The methodology of this deck is more or less the same as my good ol’ Berserk one (which may get merged with this one if/when I’m in the mood for 800-odd dark fantasy related esoterica) – copy down words of interest to a text file, slap those suckers into Anki with rough English counterparts and reading on back, done. I don’t really consider these words “in isolation” or “out of context” since I’ve already been exposed to their context from whatever I’m reading, although some words (mostly verbs) definitely benefit from example sentences (which Twitter search is surprisingly good for). I like to write words by hand at least once to get a good feel for them, which I think really helps to cement the word into my brain. All in all, this has been the quickest, most painless, and most enjoyable way for me to bolster my vocabulary and get a better grip immediately on what I’m reading, and I’m totally gonna keep it up.

I figure that the amount of practical (and sometimes, impractical) vocabulary necessary for literacy and fluency is pretty damn finite. The exact number of words, of course, changes dramatically depending on who you ask, their definition of fluency and so forth, but I tend to agree that some number around or over 10,000 probably isn’t that far off (especially if said words are very well known, let’s say “active”). Personally, I’m currently aiming for literacy (the ability to read, and ideally also to listen, with very high comprehension) above fluency (writing and speaking), so I figure the bar is set a little higher, especially in terms of passive vocabulary, but that pool of vocab is still quite finite. Having no idea of how many words I currently know (somewhere between 5,000 and 10,000?), if I’m able to learn and solidify 1,000 new words a month through my reading and vocabulary grinding via Anki, I should theoretically be sitting pretty damn comfortably by Fall. Whether that will work out in practice or not, well, I suppose we’ll just have to wait and find out. But barring apocalyptic events and/or deathly illness, I have every intention of finding out.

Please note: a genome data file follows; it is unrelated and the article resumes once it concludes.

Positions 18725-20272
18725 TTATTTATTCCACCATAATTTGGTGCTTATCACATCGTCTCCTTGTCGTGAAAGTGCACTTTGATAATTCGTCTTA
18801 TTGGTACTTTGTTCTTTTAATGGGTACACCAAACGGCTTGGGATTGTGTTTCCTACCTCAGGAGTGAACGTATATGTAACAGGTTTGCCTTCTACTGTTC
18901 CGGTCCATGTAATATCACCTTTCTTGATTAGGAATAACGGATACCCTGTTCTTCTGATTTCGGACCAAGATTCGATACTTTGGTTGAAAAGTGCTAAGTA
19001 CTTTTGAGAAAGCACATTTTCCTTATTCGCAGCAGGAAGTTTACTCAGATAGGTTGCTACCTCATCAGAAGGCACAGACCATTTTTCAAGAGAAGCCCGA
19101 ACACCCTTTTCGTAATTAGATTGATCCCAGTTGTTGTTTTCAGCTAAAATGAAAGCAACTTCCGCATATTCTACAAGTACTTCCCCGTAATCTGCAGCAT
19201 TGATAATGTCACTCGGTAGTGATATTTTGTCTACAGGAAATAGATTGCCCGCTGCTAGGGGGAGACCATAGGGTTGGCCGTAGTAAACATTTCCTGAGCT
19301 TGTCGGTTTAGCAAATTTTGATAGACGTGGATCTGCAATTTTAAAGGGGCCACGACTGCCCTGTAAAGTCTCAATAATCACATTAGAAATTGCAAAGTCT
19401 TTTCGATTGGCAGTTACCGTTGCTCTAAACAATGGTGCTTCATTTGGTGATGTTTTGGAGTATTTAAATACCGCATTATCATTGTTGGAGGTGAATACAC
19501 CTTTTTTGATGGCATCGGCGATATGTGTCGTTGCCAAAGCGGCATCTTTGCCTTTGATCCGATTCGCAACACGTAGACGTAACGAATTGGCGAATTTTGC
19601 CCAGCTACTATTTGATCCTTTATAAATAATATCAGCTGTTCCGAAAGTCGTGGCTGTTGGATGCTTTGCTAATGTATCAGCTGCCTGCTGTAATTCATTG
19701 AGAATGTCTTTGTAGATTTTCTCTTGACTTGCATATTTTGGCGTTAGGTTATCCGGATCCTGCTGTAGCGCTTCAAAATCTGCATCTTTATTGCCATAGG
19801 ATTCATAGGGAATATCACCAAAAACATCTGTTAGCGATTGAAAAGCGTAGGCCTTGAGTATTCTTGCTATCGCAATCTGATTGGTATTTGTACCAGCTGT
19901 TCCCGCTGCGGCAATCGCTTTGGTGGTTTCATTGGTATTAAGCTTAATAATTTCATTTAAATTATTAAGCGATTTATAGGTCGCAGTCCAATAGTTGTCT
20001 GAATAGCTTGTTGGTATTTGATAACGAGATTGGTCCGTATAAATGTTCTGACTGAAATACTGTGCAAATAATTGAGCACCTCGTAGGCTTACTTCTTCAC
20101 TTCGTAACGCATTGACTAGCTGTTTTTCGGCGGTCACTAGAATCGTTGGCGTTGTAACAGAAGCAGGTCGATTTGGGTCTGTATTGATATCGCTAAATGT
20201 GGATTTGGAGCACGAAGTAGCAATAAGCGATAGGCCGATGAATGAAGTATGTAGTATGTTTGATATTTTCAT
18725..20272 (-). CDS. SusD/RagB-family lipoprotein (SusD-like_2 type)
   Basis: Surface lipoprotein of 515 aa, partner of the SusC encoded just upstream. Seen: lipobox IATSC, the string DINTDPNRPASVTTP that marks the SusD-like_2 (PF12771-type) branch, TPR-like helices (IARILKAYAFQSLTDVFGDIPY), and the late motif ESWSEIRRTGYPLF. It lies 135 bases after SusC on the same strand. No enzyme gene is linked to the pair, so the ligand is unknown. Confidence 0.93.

Also, I plan on tweeting more in Nippongoes, so yeah, fair warning.

See you suckers at the finish line! ヽ(´ー`)ノ

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Written by ritobito

May 13, 2011 at 1:55 pm

2 Responses

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  1. Nice post!
    I’ve also been adding vocab via readings online (news, blogs, etc) and I agree that the initial exposure is enough when adding to Anki. And I couldn’t agree more with the Twitter comment. I’m actually in the midst of drafting a post about Twitter and language. But it will probably have to wait until Finals are over.

    Anyways, thanks for the recommendation. Looking forward to the Nippongoes.

    P.S. I will be buying Danganronpa this summer.

    Koyami Tulley

    May 13, 2011 at 2:07 pm

    • Awesome. I seriously should have tried using Twitter for example sentences a lot sooner, while I was tinkering with my J-keyword kanji deck (which I’ll get back to eventually, honest!). So many current, relevant and context-rich examples, often in colloquial usage. Definitely beats the 私は___です crap I had to sift through at Smart.fm, or the error-filled minefield that is practically any site that uses sentences from Tanaka Corpus… 汗

      burritolingus

      May 13, 2011 at 2:25 pm